“The risk of recession has increased but the probability is likely only around 20 per cent because there are a bunch of offsetting positives for the Australian economy,” Dr Oliver said.
He said the risk would escalate if the global or Chinese economy collapsed, but that is not AMP Capital’s base case.
NSW and Victoria were the most vulnerable states at risk of slowing because they have the highest debt-to-income and house price-to-income ratios.
While a recovery in property markets would help a broader economic slowdown, Dr Oliver said, a range of other factors would help Australia avoid a recession, including infrastructure spending, strong population growth, competitive export industries and brightening outlook for mining investment.
Dr Oliver said APRA’s loosened lending rule and cuts to income tax and interest rates would all help stimulate growth, but more would likely need to be done.
“This is likely to include more rate cuts taking the cash rate down to 0.5 per cent early next year, an acceleration in infrastructure spending where possible, a bringing forward of the [government’s] stage two tax cuts and [as a last resort] the RBA undertaking quantitative easing which should ideally – from a fairness and efficiency point of view – see it work with the government to fund extra fiscal stimulus.”
Domain economist Trent Wiltshire
Trent Wiltshire cited rising unemployment led by a construction downturn, ongoing weak wage growth and global risks as the major headwinds in the next six to 12 months.
He said while there was a growing risk of a recession, it remained a low probability.
“Australia’s strong population growth is one factor that means the chances of a recession is low. But even without an official recession, the economy could soften further and unemployment could rise,” Mr Wiltshire said.
He wrote last week that stabilising property prices and higher turnover of stock would help the economy.
“A modest turnaround in property prices should help the broader economy. Rising prices will help boost the construction sector, which is facing a downturn in the next couple of years.
“The end of price declines will also give a boost to very weak property sales, which will help those closely linked to the property sector, but also struggling retailers and tradespeople.”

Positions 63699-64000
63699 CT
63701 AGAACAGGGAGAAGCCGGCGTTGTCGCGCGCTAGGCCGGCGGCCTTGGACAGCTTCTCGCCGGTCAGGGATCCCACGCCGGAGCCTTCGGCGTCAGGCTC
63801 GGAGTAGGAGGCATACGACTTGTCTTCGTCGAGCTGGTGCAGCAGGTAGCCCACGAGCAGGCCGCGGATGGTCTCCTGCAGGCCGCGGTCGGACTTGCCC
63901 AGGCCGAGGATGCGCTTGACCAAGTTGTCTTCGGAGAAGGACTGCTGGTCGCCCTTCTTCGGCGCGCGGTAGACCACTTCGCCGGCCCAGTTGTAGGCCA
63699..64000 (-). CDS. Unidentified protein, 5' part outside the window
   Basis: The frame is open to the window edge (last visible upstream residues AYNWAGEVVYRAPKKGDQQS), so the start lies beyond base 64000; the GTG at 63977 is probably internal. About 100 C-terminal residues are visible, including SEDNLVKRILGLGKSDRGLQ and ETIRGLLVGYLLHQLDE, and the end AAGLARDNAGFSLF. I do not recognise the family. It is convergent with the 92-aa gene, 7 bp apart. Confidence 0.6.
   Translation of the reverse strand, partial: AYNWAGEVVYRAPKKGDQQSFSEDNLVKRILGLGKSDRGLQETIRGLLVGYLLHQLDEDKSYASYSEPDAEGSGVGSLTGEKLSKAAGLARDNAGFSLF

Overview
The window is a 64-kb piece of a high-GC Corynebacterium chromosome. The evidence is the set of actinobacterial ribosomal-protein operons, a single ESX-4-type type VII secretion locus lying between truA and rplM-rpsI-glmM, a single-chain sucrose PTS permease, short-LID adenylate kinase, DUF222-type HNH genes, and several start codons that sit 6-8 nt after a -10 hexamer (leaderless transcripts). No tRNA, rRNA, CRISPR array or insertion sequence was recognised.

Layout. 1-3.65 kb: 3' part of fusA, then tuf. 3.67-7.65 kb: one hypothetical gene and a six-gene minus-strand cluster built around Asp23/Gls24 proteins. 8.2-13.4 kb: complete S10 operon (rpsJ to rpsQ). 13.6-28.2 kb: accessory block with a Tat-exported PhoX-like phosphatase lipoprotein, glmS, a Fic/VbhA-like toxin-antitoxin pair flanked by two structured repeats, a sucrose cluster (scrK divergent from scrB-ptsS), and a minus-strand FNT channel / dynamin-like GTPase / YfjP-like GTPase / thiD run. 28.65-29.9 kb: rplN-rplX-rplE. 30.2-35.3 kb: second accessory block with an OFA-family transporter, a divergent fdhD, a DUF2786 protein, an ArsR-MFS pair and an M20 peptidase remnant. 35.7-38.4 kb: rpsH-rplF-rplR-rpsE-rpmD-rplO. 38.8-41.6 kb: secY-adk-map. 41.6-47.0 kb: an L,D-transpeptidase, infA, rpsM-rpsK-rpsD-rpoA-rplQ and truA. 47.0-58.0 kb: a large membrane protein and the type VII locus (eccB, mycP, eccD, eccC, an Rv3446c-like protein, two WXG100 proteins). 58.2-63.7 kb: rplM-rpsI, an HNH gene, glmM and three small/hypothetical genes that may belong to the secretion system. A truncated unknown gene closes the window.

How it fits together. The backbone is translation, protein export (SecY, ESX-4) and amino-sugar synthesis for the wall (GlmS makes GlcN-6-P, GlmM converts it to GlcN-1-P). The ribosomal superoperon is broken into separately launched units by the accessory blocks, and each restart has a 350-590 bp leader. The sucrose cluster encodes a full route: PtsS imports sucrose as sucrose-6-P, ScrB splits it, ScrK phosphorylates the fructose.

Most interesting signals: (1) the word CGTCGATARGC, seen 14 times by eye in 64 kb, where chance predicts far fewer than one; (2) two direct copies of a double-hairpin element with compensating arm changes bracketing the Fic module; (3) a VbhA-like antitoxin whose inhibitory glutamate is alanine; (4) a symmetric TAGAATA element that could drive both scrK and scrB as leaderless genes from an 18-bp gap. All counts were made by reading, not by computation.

Mr Wiltshire said while rate cuts and relaxed lending rules might be enough to stimulate economic growth, fiscal stimulus would be another option.
“The RBA has pushed the government to deploy fiscal stimulus, either in the form of increased spending or tax cuts, to provide a boost to the economy.
“Despite the arguments for fiscal stimulus, the government has reaffirmed its commitment to a budget surplus in 2019-20. But if the economy continues to slow and unemployment doesn’t fall, the government should be open to changing its position.”
BIS Oxford Economics senior economist Sean Langcake
According to Sean Langcake, the main downside risks to the economy are that soft consumer spending continues to weigh on GDP growth and weak wage growth is holding back household consumption.
BIS Oxford Economics believes there is a low probability that the national economy will enter recession in the near term.
“The headwind from the fall in mining investment has just about run its course, while business investment and exports should continue to make a solid contribution to growth over the next year,” he said.
Mr Langake said construction activity in the residential sector was expected to further fall through this year and next year, with a recovery some way off.
He said while lower interest rates would give borrowers more spending money, he agreed with Reserve Bank governor Philip Lowe that monetary policy was reaching its limits.
“More could be done to terms of infrastructure spending and policies that encourage firms to invest, innovate and hire more staff,” Mr Langcake said.